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Thursday, January 14, 2016

What to do about Biafra

~TheGuardian, Nigeria.

WHEN Lt Col Emeka Odumegwu-Ojukwu declared the former Eastern Region the Republic of Biafra there were 18 military installations in the country before the 1966 coup, according to Major Abubakar A. Atofarati. They were 14 in Northern Nigeria, three in Western Nigeria and only one, the 1st Battalion, Enugu in Eastern Nigeria. So it was clear at the start of the war that the dice was heavily loaded against the Eastern Region.

Ojukwu probably thought that the big powers would support Biafra because of their revulsion against the pogrom that occurred in Northern Nigeria. The second reason was that the Eastern Region carried substantial crude oil in its bowels and the big powers would probably like to intervene on the side of oil. That did not happen. Only five countries, Gabon, Tanzania, Ivory Coast, Zambia and Haita, all of them with nondescript credentials in the power game recognised Biafra. As we all know Biafra collapsed irretrievably after 30 bloody months.

So far there have been three still born republics in Nigeria; Isaac Adaka Boro started the Niger Delta Republic before the civil war. He took up arms and gathered his ragtag army and told them: "The war of liberation is on. A Niger Delta Republic is declared." His republic lived for 12 days only before the long arm of the bigger republic caught up with him. The second still born republic, Biafra, was declared by Ojukwu. It lasted for 30 months. The third still-born republic was declared by a brilliant medical doctor, Major Albert Okonkwo, who was in the Biafran Army. Even though the people of the Mid-West were not interested in being dragged into the war Okonkwo seized their territory and declared it the Republic of Benin. This republic, like the others before it, also crumbled like a cook-book cake.

What makes Ralph Uwazuruike (MASSOB) and Nnamdi Kanu (IPOB) think that their own republic will survive? But first, should we take them seriously? Olusegun Obasanjo thinks we should not. He says: "This is a fake agitation. These are boys who want to take people unawares and get money out of people in the name of Biafra. The people who are doing this are the same people in 419 business. They are the same people you will find in drugs all over the world. To them this is another source of making money." This may well be so because even some of those who have contributed money to the cause have expressed some doubts about the integrity of the agitation.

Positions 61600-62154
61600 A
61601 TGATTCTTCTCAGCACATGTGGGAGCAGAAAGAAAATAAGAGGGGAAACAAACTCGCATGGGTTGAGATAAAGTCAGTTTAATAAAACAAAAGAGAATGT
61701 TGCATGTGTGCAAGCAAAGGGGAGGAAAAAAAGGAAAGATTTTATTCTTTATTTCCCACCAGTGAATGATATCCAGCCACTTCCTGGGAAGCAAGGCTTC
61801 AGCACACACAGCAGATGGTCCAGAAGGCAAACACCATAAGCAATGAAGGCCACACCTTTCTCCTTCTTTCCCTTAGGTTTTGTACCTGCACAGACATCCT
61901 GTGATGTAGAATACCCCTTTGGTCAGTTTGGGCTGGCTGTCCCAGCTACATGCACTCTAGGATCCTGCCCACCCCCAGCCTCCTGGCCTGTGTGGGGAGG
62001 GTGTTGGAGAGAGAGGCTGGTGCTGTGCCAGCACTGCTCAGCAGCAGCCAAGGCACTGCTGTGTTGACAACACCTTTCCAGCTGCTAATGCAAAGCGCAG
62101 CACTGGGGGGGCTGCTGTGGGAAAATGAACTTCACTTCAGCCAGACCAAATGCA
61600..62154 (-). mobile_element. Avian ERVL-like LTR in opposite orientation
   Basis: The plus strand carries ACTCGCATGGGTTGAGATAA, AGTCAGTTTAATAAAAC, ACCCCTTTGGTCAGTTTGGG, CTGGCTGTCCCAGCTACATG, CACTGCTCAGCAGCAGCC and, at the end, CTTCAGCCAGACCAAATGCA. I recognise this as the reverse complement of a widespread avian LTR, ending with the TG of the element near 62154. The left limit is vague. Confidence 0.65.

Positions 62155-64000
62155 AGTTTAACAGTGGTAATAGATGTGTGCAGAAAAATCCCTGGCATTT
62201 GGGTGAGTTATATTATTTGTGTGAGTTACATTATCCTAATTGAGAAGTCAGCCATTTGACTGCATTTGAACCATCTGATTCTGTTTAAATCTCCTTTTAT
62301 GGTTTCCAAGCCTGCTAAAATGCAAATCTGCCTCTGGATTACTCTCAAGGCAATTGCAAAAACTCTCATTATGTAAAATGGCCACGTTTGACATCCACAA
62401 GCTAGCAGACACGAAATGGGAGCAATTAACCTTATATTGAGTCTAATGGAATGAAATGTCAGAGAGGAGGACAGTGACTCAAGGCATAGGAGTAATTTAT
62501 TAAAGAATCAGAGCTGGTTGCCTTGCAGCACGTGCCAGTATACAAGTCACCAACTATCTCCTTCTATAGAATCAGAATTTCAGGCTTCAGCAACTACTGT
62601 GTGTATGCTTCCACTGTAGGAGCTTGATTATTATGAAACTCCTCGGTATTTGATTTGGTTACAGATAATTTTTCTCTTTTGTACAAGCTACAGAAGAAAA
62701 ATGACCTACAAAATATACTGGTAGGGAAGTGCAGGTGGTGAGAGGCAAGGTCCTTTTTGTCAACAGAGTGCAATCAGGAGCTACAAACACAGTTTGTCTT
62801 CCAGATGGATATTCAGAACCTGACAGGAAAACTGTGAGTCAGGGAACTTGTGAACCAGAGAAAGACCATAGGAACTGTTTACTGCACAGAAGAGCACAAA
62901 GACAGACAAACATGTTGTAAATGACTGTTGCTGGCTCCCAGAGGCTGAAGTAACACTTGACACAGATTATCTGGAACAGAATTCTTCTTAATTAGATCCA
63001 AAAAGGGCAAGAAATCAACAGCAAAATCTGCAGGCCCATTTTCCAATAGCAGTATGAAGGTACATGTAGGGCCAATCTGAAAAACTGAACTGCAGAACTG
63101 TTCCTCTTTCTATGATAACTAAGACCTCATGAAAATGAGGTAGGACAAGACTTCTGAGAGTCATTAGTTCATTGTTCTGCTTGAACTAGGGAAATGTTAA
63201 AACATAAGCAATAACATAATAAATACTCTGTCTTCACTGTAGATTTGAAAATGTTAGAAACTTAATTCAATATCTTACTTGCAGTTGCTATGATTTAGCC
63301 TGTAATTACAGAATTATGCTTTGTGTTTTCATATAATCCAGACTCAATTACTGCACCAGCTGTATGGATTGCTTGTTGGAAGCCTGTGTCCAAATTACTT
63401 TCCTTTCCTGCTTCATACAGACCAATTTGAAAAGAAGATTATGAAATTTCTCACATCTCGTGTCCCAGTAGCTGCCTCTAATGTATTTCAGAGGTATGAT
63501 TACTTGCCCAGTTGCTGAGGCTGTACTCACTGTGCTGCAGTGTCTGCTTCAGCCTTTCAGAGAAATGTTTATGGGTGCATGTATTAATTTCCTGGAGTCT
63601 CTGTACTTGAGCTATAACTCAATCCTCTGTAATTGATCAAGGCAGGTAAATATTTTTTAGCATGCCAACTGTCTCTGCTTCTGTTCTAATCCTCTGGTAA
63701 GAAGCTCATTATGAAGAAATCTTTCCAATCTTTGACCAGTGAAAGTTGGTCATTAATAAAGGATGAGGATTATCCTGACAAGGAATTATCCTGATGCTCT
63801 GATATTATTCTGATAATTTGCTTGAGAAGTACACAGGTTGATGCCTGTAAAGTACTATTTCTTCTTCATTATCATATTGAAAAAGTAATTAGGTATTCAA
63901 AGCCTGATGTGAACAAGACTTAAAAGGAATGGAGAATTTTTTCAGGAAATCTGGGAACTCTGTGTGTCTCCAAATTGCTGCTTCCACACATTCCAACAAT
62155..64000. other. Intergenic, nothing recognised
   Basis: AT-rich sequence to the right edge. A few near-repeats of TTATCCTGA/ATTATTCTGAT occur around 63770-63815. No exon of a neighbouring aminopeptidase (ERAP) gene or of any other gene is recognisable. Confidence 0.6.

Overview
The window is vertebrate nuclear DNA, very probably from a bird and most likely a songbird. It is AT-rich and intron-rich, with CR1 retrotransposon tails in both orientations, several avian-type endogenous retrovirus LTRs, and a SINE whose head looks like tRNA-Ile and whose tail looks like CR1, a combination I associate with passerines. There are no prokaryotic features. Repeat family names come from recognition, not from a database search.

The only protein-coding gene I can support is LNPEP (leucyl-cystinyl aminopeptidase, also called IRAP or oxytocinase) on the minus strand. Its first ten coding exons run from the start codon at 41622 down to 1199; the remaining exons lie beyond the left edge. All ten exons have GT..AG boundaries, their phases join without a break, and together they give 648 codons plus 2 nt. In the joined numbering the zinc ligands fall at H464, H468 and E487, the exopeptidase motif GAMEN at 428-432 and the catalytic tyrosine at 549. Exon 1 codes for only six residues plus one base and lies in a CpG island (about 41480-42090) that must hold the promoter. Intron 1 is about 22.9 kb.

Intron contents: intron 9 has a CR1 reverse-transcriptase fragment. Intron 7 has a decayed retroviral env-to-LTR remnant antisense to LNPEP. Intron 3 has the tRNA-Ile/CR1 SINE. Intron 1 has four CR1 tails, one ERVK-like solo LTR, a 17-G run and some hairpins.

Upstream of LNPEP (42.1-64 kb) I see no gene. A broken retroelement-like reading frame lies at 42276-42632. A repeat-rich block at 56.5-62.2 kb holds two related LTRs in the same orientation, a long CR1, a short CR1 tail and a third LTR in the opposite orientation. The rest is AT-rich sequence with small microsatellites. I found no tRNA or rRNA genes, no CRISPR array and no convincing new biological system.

One Chioma Amaryllis, who says she was a Public Relations Manager of Radio Biafra and Kanu's girlfriend, has released a video denouncing Kanu and his gang. She says she hails from Mbaise in Imo State, but lives in the United States and had donated a lot of her hard-earned money to Kanu. But on coming to Nigeria she found nothing on the ground to show it was a serious business. She calls it a fraud. It may well be so but the Biafra agitation has developed a life of its own and it is out of their hands now. It has followers in Nigeria and the Diaspora who are donating money for the cause.
If Ojukwu did not win what makes Uwazuruike and Kanu think they will, arms or no arms?
A few years ago when the idea was an infant, a senior security official had sought my opinion of the group. I suggested that he should engage them in a conversation so as to find out what was biting them. He shouted "No way," the equivalent of what we would call in street language "tufiakwa" (God forbid). I asked myself if he already had a stone-solid and irrevocable view on the matter why did he seek my opinion. I answered that he was probably looking for an opinion that will reinforce his own and therefore reduce what social scientists call "dissonance." Unfortunately, he did not get it from me.

Over the years, the Federal Government has initiated several policies aimed at national integration. Such policies include Creation of States, the National Youth Service Corps programme and the Federal Character Commission, among others. Unhappily, these efforts have not brought the desired fruits because some of these policies, for example, state creation, only succeeded in creating new problems of their own.

The main problem is that our Federation is too centralised to be truly useful. You do not prescribe homogeneous solutions for a heterogeneous entity and expect them to work. For this Federation to work seamlessly, it must go through a serious measure of political and fiscal restructuring. We need a new architecture that will involve reducing federal responsibility in education, health, roads, water resources, policing, transportation, industrialisation, agriculture, mining, power etc.

It is obvious that the Federal Government cannot cope with its present responsibilities. State governments now repair federal roads, fund federal universities, federal health centres, and funds the Nigeria Police Force which is federal, sometimes with a refund and sometimes without. Whether there is a refund or not there is evidence that the Federal Government does not have the wherewithal to deal with these heavy responsibilities. This neglect resonates in the states and the state governments bear the brunt of the agitations for an improved standard of living by these young agitators.